Legault’s Bill 15 would create an agency to allow even more privatization of Quebec’s public healthcare system. And it’s a direct attack on how unions organize as well, which could cause some division in the Common Front if unions tried to raid each other. But the Common Front representatives said, we are not going to fall into that trap, we are going to stick together to protect public services and working conditions. The CSN rejects Bill 15 completely.
If we want to win this battle, we have to organize together. We are talking about picketing together on joint picket lines with the other Common Front unions. 
Also in 2015, the threat of back to work legislation was used to divide and intimidate workers. Do you see that playing out differently this time? How can this be stopped from happening again?
This is something we talk about, but we haven’t really spent much time on what we’re going to do if it comes. But the feeling from the base is that even if the government tries legislation, people are ready to keep going. They see this as a battle not only over their collective agreement but to defend public services. And the public is with us, because they know we need good jobs to deliver those services. I think the membership at the base is prepared to push the Common Front leadership to keep going no matter what the government tries.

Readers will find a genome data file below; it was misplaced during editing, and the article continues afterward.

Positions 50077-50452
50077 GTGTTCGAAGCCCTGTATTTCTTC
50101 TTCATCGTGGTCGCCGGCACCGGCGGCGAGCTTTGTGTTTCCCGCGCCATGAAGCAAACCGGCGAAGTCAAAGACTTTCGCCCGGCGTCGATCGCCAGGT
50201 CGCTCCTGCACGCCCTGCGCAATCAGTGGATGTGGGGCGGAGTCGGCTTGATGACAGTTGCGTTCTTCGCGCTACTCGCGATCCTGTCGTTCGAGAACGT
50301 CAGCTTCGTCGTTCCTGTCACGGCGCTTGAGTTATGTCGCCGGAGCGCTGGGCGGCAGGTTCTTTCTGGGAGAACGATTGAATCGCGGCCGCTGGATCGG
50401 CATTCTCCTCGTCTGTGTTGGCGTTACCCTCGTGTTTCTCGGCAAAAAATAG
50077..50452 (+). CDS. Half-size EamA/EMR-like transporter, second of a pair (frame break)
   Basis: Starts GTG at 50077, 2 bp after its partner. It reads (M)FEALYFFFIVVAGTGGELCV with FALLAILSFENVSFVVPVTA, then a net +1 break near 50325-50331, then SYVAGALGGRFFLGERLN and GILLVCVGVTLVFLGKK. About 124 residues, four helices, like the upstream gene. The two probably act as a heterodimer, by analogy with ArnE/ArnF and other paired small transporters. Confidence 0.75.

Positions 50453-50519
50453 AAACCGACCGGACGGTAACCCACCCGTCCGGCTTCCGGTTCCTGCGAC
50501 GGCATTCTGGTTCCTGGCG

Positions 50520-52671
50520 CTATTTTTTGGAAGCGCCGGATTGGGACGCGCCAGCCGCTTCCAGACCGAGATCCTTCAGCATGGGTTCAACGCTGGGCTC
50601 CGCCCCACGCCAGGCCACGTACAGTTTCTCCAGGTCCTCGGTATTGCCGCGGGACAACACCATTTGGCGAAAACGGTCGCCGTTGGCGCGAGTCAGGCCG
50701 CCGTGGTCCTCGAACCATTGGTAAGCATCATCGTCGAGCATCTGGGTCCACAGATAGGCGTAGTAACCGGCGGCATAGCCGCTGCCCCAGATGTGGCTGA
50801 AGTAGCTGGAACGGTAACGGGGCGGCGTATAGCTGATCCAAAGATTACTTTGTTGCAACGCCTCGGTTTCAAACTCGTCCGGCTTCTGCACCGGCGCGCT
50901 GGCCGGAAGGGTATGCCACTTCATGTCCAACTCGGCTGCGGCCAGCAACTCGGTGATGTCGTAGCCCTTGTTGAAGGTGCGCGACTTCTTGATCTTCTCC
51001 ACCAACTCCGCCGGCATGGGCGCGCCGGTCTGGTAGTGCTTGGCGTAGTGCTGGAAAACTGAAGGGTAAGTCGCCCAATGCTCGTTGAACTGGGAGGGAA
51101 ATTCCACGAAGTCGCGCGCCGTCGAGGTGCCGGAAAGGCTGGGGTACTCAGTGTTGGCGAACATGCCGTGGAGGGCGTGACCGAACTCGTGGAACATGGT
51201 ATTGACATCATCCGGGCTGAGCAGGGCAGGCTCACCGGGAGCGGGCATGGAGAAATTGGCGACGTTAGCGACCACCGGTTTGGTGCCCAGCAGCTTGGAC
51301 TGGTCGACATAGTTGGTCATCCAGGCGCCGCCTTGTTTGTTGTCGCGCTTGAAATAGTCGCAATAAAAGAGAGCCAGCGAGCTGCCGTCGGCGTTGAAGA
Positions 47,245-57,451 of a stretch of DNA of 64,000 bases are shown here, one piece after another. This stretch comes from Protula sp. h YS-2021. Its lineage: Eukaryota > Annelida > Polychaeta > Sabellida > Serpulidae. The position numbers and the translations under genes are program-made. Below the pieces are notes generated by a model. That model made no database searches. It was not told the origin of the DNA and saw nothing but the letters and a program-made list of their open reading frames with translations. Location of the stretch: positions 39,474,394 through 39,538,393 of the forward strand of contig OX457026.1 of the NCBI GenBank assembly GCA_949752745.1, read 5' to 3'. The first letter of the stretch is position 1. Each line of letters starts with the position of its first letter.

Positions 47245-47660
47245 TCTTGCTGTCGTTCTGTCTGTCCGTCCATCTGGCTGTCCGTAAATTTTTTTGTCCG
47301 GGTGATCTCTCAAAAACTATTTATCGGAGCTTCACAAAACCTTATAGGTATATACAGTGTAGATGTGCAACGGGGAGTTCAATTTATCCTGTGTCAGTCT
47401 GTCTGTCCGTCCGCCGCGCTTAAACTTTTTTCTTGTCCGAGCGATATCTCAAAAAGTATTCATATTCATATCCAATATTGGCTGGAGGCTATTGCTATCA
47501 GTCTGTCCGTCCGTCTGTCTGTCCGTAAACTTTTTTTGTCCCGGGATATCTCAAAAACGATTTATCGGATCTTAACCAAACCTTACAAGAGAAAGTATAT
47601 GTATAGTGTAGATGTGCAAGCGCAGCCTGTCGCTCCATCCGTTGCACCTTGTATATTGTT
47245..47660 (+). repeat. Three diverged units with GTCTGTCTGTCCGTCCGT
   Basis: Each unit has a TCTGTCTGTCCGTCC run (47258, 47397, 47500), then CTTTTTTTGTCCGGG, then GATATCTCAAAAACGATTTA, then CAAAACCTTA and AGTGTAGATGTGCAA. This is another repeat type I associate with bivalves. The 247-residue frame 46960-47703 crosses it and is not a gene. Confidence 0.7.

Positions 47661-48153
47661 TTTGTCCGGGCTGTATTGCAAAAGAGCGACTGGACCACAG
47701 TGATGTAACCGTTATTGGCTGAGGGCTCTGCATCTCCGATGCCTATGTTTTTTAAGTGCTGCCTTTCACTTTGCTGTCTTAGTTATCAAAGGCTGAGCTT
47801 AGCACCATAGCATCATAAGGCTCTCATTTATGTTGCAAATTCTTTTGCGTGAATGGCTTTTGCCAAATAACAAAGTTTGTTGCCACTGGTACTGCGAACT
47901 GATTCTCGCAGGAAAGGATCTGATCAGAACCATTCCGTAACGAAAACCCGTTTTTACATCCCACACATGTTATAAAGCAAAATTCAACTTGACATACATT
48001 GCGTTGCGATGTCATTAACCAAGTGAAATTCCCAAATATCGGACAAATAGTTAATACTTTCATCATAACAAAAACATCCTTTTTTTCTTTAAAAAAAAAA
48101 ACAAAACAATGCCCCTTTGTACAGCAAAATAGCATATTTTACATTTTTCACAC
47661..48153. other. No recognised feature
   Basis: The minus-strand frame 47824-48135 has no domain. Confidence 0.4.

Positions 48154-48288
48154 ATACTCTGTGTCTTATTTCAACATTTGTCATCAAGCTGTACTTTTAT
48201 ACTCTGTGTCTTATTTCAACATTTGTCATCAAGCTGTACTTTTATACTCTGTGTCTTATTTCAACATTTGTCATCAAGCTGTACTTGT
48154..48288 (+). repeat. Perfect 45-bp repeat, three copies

What role do rank and file activists have in making the strike movement a success? 
To continue to organize the way we have since the beginning. Reaching out to the membership, every single worker, janitors, kitchen staff, laundry workers, orderlies. Workers know what’s needed, we just have to keep this momentum going, and be really transparent. If we don’t see anything close to what’s needed on the table, if necessary we’re going to have to push our representatives of the Common Front to respond to the government. This is an important moment, about the future, and workers know that, and they are ready.    
What was the ‘secret’ action you were just involved in?
It was an action for the Common Front at Caisse de dépôt et placement du Québec. It was there because one of our demands is about our pension plan: Legault wants to make us work longer and reduce the percentage the government puts into this public pension, and this is where it is managed. We occupied the building with nearly 1000 people. We swarmed in and had speeches from all the different Common Front unions and stayed as long as we could. This won’t be the last action, and for sure the CSN is going to have another one.  
News is not travelling much outside Quebec about this struggle: what would help to build solidarity?
Motions of solidarity would help us, we know we need solidarity throughout all unions, and across the country. Times are hard for workers everywhere, but this is a battle to protect public services: we’re seeing the same attack in other provinces like by Ford in Ontario. I’ve shared with the CSN what the Ontario Health Coalition has done to fight privatization. It’s going to be a big battle here: people should use every channel, every platform they can to send messages of solidarity.
We saw CSN organizations show solidarity with the CUPE Ontario education workers when they were on strike. That’s the kind of thing we want to see, to increase the power of unions both in Quebec and across Canada.